Google Moves Away From WebKit To New Blink Rendering Engine For Chrome and Opera
Google is making a big move that could either improve Web browsing or turn everything into a complete mess. Wednesday the company announced it would be switching from the popular WebKit rendering engine, to its own offering, Blink, which is a fork of WebKit.
According to Google, WebKit has been slowing down the way it develops Chrome. This is because Chrome uses multiple methods to display Web pages. WebKit doesn't fit anymore because each Chrome tab is a separate process, and the rendering engine doesn't have the methods to keep up with such innovations. By moving away, to its own rendering engine, Google Chrome could become a lot better and faster than it already is.
"This was not an easy decision. We know that the introduction of a new rendering engine can have significant implications for the web. Nevertheless, we believe that having multiple rendering engines-similar to having multiple browsers-will spur innovation and over time improve the health of the entire open web ecosystem."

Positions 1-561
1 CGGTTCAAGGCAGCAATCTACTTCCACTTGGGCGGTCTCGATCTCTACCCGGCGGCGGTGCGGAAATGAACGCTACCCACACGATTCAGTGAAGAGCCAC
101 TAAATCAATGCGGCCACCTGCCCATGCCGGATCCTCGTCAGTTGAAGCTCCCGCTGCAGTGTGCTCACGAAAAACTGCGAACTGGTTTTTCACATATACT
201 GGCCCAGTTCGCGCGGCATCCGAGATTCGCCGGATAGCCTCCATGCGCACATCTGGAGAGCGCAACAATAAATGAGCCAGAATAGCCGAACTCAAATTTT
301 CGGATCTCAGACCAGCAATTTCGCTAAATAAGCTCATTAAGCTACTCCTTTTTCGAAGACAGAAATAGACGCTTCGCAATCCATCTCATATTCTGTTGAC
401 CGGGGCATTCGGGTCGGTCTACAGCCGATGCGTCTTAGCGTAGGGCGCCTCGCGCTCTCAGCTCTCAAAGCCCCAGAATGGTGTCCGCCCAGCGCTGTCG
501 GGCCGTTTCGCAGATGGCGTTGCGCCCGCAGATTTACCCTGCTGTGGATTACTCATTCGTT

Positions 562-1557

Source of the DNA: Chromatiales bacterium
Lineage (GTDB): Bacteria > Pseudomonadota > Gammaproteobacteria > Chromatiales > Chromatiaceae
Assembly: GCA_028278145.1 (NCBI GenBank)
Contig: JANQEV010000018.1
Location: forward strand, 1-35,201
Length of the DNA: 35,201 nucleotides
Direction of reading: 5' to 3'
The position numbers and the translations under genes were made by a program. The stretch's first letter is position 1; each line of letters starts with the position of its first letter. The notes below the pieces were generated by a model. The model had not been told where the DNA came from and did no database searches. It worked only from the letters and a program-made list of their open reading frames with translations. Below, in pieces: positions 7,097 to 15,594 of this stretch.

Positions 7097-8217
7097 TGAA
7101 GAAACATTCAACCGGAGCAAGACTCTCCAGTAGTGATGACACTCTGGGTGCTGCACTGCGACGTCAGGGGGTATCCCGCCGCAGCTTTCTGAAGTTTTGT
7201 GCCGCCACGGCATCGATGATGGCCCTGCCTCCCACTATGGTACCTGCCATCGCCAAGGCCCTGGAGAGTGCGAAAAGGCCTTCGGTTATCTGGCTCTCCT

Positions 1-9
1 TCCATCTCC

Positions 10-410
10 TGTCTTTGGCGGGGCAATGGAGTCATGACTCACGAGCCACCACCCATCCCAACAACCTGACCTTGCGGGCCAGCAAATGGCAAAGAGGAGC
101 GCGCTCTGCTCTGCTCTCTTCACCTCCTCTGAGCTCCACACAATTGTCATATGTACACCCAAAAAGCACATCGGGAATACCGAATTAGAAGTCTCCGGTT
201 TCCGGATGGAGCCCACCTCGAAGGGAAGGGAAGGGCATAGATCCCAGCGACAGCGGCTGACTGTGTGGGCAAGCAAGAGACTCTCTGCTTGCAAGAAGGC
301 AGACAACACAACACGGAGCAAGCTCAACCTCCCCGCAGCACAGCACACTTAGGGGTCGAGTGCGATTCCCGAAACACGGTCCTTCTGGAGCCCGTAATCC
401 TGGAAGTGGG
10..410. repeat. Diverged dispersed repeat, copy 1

Google is not the only one going the Blink route, Opera is on the plan as well. Future versions of Opera in the not-so-faraway future should become more usable than what is available now, and might finally get enough market share to stay relevant on the desktop side of things.
Developers shouldn't feel cheated, as nothing much is expected to change, at least not in the early days. Blink is a fork of WebKit, which means development should be similar in many ways. However, as time goes by, you can be sure that things will begin to differ quite a lot, and developers will have a choice of choosing Blink or WebKit as the go-to rendering engine.
It would great to see Microsoft and Mozilla join Apple on WebKit, but that is not likely to happen in a million and one years.